Yesterday Rob Newman wrote in The Guardian about the unsustainability of capitalism and how we’re all doomed. Predictably, Justin takes one stance and Tim Worstall the other, which has led to some squabbling in the comment sections. What this argument comes down to is disagreement over what capitalism is – is it equivalent to free markets, is it inherently unsustainable (not just on a micro, individual market level but a macro, aggregate level as well). All interesting questions, in their own way.
Unfortunately, all this squabbling over meaning rather masks the real issue; rather than wasting breath over definitions and terms, we should instead be inspecting our own activities. Whatever name you want to give it, the current lifestyle the developed world has adopted – voracious energy consumption (as characterised by ever-increading car ownership and the use of aviation), coupled with a culture of short-term thinking, extraordinarily high expectations of convenience, and the conspicious consumption and individualised accumulation of material goods Add to that the fact that those countries which are not quite at our level of economic development (e.g. China, India) are doing their darnedest to reach the same level as us, and you’re looking at an inevitable rise in demand for natural resources. This raise an interesting question: did this lifestyle come about as a natural consequence of western capitalism, or alternatively did we create the system to fulfil our desire to live our lives in this way?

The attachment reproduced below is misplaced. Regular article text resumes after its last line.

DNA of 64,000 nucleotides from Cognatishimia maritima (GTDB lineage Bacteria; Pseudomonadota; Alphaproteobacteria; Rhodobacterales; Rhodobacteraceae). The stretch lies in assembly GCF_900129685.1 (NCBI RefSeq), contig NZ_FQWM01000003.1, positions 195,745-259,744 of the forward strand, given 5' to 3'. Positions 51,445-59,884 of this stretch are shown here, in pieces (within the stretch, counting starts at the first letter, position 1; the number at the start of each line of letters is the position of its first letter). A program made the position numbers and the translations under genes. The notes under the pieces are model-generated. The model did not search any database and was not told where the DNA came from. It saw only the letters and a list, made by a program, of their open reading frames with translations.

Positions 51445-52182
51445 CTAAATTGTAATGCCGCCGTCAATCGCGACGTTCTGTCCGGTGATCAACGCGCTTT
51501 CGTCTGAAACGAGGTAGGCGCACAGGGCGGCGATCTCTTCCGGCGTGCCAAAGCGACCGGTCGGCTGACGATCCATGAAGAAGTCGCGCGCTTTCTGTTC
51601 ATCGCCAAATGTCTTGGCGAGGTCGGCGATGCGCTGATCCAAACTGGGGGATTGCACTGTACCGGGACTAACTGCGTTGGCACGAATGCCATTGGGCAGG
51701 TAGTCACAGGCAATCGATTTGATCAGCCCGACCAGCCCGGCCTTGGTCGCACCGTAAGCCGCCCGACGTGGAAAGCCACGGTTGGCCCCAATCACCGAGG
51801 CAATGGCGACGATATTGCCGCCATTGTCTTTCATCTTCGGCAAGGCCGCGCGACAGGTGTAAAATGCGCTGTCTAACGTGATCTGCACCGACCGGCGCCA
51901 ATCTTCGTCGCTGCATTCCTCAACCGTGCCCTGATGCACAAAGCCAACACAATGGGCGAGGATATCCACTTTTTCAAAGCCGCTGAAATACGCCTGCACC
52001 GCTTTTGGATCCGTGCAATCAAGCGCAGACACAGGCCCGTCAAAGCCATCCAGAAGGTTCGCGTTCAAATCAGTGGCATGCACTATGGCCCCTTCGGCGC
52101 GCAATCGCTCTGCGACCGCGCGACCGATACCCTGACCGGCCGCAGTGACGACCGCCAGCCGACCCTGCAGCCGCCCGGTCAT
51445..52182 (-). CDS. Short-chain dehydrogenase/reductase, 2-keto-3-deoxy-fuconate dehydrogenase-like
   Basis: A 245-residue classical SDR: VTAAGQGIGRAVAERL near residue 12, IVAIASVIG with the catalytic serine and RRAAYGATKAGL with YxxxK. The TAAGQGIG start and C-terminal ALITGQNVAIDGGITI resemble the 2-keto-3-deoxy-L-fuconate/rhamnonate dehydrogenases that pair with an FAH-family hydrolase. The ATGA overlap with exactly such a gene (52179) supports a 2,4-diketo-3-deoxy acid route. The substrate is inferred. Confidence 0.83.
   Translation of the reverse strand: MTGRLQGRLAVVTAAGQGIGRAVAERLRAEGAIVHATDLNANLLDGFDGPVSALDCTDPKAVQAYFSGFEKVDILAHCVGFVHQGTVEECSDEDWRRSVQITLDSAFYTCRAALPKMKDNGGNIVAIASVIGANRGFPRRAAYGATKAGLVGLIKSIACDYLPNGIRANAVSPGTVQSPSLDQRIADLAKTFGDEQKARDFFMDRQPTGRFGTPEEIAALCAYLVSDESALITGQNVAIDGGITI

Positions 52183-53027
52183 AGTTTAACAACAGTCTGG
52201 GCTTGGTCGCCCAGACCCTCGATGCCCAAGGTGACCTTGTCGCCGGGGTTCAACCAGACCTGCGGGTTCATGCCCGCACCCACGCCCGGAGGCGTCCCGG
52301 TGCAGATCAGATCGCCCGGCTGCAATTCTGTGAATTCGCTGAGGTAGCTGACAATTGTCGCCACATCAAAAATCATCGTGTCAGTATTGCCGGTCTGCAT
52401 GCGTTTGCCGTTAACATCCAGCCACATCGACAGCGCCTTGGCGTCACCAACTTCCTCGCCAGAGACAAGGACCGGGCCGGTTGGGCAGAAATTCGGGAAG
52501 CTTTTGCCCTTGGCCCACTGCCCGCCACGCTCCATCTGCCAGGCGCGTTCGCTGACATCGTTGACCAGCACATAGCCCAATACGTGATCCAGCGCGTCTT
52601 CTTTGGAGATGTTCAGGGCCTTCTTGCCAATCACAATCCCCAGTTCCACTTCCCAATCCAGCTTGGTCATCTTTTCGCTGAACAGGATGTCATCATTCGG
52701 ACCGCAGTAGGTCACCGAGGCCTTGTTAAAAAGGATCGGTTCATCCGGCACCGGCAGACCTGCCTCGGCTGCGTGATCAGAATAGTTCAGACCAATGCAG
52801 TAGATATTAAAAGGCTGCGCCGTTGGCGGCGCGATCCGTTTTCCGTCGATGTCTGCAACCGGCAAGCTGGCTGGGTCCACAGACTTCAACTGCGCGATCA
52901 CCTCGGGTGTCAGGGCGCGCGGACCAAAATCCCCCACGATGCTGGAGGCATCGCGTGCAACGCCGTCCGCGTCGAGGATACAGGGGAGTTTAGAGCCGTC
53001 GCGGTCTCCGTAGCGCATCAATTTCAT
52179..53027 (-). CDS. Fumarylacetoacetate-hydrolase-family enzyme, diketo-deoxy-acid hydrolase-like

However, I don’t want to get into that (though the rest of you can feel free to do so), as the more important question is: what’s going to happen when the (cheap) oil runs out? Or, if you don’t like the peak oil idea, then how about water or fertile land? What answers can capitalism provide? Tim Worstall doesn’t really expound in great detail, but simply relies on a promise that technology will save us. A comforting notion, but one that puts too much faith in that the progress we have so far enjoyed will continue.
“Progress” is nearly always defined by those who benefit from it; most history is written from the “winner’s” perspective and the history of technology is no exception. All too often we get a neat, linear account of technological progression, which denies the voice of those who may have lost out, and leads us to the assumption that progress is inevitable and human choice is subservient to technology in determing the direction of society; a view not just shared by the invisible-handers but also by the likes of Karl Marx. The consequence of thisis a way of thinking that “technological progress solved problem x in the past, and we’rve benefited from that, so it will most likely solve problem y that we’re now experiencing.” All too often there are few accounts from the people who have not benefited, or even suffered, from technological change.
There is no question that new technologies will develop; there is the matter of which technologies will we have to adopt (and which we will discard), but the really big question is whether technological advances will save all of us on this planet from the pain and misery of energy, water or food shortages, or rising sea levels for that matter. And the answer to that lies not simply in whether these technologies will work, but the social and economic system that will use and apply them. While capitalism has proved fiendishly good at giving us wealth, iPods and Crazy Frog ringtones, these benefits are still disproportionately held by the lucky few; it would be a truly dreadful future if the benefits of technological progress were similarly distributed. It’s for this reason (amongst others) that many of us do not believe that contemporary capitalism holds the solution to our problems.